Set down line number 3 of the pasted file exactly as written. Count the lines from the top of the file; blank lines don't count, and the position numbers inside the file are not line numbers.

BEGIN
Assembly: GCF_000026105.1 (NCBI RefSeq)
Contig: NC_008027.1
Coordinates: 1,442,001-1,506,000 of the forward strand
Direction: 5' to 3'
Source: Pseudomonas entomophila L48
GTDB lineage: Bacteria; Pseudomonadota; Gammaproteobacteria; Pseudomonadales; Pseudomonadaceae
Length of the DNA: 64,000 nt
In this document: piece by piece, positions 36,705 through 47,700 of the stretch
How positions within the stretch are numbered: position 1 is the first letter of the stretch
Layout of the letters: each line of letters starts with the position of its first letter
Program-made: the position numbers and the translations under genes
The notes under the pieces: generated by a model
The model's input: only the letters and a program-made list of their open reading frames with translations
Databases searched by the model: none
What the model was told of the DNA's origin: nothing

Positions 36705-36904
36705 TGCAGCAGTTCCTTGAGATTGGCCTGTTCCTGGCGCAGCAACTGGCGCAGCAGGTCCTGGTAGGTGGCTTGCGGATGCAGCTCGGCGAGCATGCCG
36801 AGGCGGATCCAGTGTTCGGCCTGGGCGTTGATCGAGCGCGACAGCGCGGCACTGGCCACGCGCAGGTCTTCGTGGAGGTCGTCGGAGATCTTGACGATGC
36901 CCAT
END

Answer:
Coordinates: 1,442,001-1,506,000 of the forward strand